Entertainment

Ben Affleck Now Thinks It’s Important To Support Women After Covering For Harvey Weinstein

REUTERS/Mario Anzuoni

David Hookstead Smoke Room Editor-in-Chief
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Ben Affleck suddenly thinks it’s important for men to support women who have been sexually harassed and/or abused.

That’s pretty interesting considering the fact his career was catapulted by alleged serial predator Harvey Weinstein, actions Affleck appeared to do nothing to stop during their time working together.

Weinstein has been accused of absolutely horrific actions towards defenseless woman, and it’s started a chain reaction throughout the industry.

Affleck talked with Stephen Colbert Thursday night about the scandal ripping apart Hollywood, and said the following:

I think the most important thing to do is to support the voices coming forward, believe them, and create a business where more women are empowered and in place so less of this happens. And so that there is a way of reporting this stuff so that people can feel safe doing it.

I didn’t understand what it’s like to be groped, to be harassed, to be interrupted, talked over, paid less, you know, pushed around, belittled ― all the things that women deal with that, for me as a man, I have the privilege of not having to deal with.

First off, good for Colbert for pushing Affleck to discuss Weinstein and his own allegations of sexual misconduct. He really doesn’t want to be talking about his former mentor and the man responsible for his career being so big now being revealed as a disgusting person.

Much more importantly, it’s pretty rich for Ben Affleck, who was tried to hide the fact his ancestors owned slaves, to now try to act like a moral authority on protecting and respecting women. Give me a break. Anybody closely associated with Weinstein has no right to lecture anybody. They can claim they didn’t know all they want, but how does anybody know Weinstein for a decade and a half while remaining unaware of any allegations and remaining completely in the dark?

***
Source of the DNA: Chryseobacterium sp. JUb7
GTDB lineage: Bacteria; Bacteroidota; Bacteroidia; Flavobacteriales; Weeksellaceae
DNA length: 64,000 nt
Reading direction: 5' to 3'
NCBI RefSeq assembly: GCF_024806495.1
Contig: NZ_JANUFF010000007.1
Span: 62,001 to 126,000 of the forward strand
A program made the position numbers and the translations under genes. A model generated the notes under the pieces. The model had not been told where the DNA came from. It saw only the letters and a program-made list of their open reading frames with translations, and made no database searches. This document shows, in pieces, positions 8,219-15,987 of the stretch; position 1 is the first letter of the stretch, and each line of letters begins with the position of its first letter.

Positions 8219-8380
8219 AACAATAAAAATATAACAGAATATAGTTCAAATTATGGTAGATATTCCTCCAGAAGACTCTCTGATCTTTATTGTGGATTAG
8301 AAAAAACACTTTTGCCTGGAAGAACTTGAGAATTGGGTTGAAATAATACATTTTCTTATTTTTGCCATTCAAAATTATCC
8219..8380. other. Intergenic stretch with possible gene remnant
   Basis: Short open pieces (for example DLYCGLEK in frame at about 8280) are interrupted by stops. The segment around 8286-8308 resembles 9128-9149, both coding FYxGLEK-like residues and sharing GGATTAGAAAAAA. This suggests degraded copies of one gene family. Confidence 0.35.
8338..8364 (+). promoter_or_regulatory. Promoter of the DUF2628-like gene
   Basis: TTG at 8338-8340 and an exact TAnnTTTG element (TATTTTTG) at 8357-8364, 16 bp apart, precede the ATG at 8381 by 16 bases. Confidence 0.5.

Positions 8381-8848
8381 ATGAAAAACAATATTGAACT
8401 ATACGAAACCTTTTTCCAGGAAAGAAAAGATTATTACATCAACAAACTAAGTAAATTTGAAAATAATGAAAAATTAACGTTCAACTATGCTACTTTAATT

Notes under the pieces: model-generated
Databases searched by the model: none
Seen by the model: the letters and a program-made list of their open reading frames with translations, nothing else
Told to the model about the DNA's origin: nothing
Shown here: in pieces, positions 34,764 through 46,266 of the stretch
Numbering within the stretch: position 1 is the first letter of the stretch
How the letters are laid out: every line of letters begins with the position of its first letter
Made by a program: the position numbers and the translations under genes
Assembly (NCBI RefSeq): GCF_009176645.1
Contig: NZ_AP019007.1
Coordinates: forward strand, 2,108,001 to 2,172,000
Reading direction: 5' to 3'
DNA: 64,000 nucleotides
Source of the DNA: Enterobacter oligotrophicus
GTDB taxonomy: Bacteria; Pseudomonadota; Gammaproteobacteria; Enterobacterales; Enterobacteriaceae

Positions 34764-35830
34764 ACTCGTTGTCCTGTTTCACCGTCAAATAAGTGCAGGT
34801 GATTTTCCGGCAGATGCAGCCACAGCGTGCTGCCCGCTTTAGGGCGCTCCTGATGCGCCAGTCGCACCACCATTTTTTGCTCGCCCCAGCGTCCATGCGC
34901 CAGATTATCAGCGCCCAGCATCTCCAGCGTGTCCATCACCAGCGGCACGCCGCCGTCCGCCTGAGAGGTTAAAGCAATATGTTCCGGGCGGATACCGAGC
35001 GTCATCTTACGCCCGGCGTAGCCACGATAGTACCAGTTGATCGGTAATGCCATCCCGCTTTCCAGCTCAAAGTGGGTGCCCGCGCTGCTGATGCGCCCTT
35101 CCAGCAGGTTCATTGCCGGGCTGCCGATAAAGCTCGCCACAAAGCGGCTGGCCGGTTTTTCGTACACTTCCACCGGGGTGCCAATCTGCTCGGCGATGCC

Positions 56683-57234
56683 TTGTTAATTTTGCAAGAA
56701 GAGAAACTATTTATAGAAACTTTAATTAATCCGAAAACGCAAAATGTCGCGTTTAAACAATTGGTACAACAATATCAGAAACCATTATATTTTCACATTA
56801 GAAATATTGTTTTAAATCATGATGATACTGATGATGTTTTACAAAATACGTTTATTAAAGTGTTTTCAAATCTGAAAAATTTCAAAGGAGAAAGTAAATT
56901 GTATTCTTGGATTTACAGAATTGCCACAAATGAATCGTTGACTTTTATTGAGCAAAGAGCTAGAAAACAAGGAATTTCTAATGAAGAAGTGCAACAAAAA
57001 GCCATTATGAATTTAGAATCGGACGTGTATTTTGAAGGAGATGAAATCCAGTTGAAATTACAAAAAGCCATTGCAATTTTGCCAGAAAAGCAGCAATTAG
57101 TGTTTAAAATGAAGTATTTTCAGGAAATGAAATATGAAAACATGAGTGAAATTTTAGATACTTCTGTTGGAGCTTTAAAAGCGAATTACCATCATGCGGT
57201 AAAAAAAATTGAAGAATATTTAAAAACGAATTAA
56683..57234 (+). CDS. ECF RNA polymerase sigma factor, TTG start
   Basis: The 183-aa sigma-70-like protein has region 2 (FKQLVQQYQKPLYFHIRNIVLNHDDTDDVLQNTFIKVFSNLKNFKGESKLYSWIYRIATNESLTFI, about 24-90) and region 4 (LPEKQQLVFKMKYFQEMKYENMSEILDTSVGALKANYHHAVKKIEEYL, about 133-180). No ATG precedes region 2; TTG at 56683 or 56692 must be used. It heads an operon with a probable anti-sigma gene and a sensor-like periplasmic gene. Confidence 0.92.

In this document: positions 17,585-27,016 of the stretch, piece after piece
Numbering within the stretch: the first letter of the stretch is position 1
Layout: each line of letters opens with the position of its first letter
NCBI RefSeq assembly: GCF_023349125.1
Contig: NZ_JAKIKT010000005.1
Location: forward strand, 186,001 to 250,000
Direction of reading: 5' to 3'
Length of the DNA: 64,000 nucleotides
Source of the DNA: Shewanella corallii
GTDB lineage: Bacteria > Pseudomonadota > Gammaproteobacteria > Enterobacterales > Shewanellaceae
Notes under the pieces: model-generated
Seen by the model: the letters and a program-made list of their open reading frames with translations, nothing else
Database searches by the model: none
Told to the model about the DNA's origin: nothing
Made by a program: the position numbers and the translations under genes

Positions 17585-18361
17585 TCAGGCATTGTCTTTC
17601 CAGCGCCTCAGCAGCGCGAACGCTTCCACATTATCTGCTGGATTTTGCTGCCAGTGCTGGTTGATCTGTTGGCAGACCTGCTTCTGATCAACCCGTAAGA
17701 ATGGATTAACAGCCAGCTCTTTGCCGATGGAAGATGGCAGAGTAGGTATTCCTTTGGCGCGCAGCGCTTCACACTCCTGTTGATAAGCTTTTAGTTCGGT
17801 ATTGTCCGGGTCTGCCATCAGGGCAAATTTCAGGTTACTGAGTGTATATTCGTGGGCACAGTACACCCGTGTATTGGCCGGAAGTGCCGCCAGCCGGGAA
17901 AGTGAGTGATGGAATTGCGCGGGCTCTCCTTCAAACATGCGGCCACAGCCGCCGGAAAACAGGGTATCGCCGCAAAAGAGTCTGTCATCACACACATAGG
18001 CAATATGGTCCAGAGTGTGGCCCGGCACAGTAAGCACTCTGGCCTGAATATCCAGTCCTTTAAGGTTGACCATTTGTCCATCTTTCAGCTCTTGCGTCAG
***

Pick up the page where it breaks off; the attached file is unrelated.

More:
Affleck also produces and directs films, and yet he talks about a wage gap, men belittling women, and not respecting them in relation to work. He literally has the power to end all of that for movies he’s associated with given his position of power. Affleck could write a check at any moment if he thinks women are paid too little. That’d get people a lot further than lecturing America on how to respect women. Of course, that’d hit his pocket book. Always easier to just talk a big game.

Instead, Affleck goes on late night television to try to tell men how to be better. Did he stop to think that most of us don’t have guilty consciouses that drive us to over compensate by lecturing others? This would be a different story if Affleck came out way harder against Weinstein, or didn’t wait until everybody else had already made it the flashy thing to do.

Affleck played the Weinstein situation with extreme caution, and didn’t make a move until it was safe. Now he thinks he’s qualified to tell the rest of us how to treat others. I’m not buying it and nobody else is either.

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